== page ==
Tuesday, August 15, 2017

Diversity and Culture post-Charlottesville: Expanding your child's horizon reduces ignorance

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Okay, by now most of America (and the world) has been apprised of the issues that has plagued this country for years.  Racial tensions have been refuted and swept under a rug for so long that the tension has swollen and taken on fever. We keep seeing eruptions here and there as those who'd like to see America revert in part back to the 1500's-early 1900's make efforts to have their dreams made a reality; while the oppressed - and those who know equality is right- try to gain true equal rights for everyone here in the country they love.  This is true for almost every shade, religion, sexual orientation, and disability.

A lot of recent awareness by those who were in denial has created a sense surprise.  How could this be happening?  It's been happening outside of your neighborhood, or covertly if it has.  People have been red-lined and steered out of certain neighborhoods while the privileged enjoy their privilege in naivety, or even out of selfish aloofness.  People have experienced these civil rights violations under the guise of something else at work:  "It's hard to approach you".  "Your food odors bother others," are some of the complaints often seen in evaluations of the people you regard as great employees at the workplace.  Having been pulled over regularly and even harassed by law enforcement with "What are you doing in this car, What do you do for a living," questions.  Simply because you happen to like Mercedes brand cars, and worked hard to buy one.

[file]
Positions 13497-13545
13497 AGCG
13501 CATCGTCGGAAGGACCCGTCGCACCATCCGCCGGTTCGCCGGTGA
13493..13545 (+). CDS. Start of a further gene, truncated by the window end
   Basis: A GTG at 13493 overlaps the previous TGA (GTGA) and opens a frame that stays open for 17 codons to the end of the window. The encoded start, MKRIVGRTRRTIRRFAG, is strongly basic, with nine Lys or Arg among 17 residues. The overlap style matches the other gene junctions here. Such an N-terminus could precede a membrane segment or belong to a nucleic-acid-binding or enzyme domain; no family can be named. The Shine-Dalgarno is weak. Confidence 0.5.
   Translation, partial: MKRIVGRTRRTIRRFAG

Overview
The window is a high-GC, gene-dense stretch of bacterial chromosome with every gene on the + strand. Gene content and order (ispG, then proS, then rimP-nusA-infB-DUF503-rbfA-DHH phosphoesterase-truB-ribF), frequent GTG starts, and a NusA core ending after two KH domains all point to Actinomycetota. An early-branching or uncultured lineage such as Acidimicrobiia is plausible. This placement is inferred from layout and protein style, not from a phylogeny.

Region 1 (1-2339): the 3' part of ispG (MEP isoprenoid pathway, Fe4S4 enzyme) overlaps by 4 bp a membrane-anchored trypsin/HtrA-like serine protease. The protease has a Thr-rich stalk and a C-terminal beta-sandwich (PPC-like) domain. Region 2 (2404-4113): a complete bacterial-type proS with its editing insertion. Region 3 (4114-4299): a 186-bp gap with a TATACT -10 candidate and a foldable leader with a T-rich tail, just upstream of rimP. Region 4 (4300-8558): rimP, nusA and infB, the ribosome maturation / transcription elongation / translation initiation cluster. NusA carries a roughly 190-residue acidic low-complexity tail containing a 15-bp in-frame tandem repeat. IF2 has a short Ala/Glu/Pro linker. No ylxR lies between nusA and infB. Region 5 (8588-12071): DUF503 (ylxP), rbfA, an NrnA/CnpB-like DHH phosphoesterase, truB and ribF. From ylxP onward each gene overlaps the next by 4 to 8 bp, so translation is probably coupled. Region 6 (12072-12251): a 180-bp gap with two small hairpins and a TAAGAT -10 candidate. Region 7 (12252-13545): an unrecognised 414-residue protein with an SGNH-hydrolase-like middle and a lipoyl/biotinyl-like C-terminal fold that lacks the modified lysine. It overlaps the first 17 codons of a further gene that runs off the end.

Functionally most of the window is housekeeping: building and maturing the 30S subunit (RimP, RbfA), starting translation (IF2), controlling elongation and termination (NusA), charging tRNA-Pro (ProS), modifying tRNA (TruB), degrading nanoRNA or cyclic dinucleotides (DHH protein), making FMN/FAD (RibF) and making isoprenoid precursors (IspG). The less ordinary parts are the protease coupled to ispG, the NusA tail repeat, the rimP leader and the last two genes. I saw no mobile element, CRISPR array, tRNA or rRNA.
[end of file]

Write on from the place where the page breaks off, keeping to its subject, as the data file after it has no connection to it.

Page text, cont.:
If you now see that racism comes not just by blatant words or vicious attacks, welcome to your awakening.  Stay woke. And enlighten your Alpha Gen child. I know what you're thinking. Whoa, Ele, you're going to far, I don't want to have my child(ren) exposed to that just yet.

I understand - I'm the same way.  But here's how to get started without burdening them.  EXPOSE THEM TO OTHER CULTURES. Plain and simple.  Stop sheltering them; creating a false "universe" by making them believe that their culture is the only that exists.   Place them in a multi-cultural school.  If that's not possible, have them participate in multi-cultural activities, sports, camps. etc. Let them learn at a younger age to be understanding of other views, religions, skin tones, and personalities.   Humans have a huge propensity to adapt to our environments, and children are the best at this gift.  Immerse them early so that by understanding, they can learn to appreciate the cultural ingredients that make up this melting pot. As they grow older, teach them how having differences doesn't mean one is better than the other, but makes us stronger if we embrace it.

If we find this difficult to do, then we ourselves need to get out of our comfort zone and immerse ourselves in other cultures.  Start small and work your way up.  Meet people you may have not have approached before when you sign up for that Frisbee league. Create new comfort zones. For yourself, for your children.  For your country. Be that example, that newly planted seed as we weed out the bigotry and hate that hinders us from reaching our full potential as humans.  Let get more focused on forwarding the human race instead of hindering it.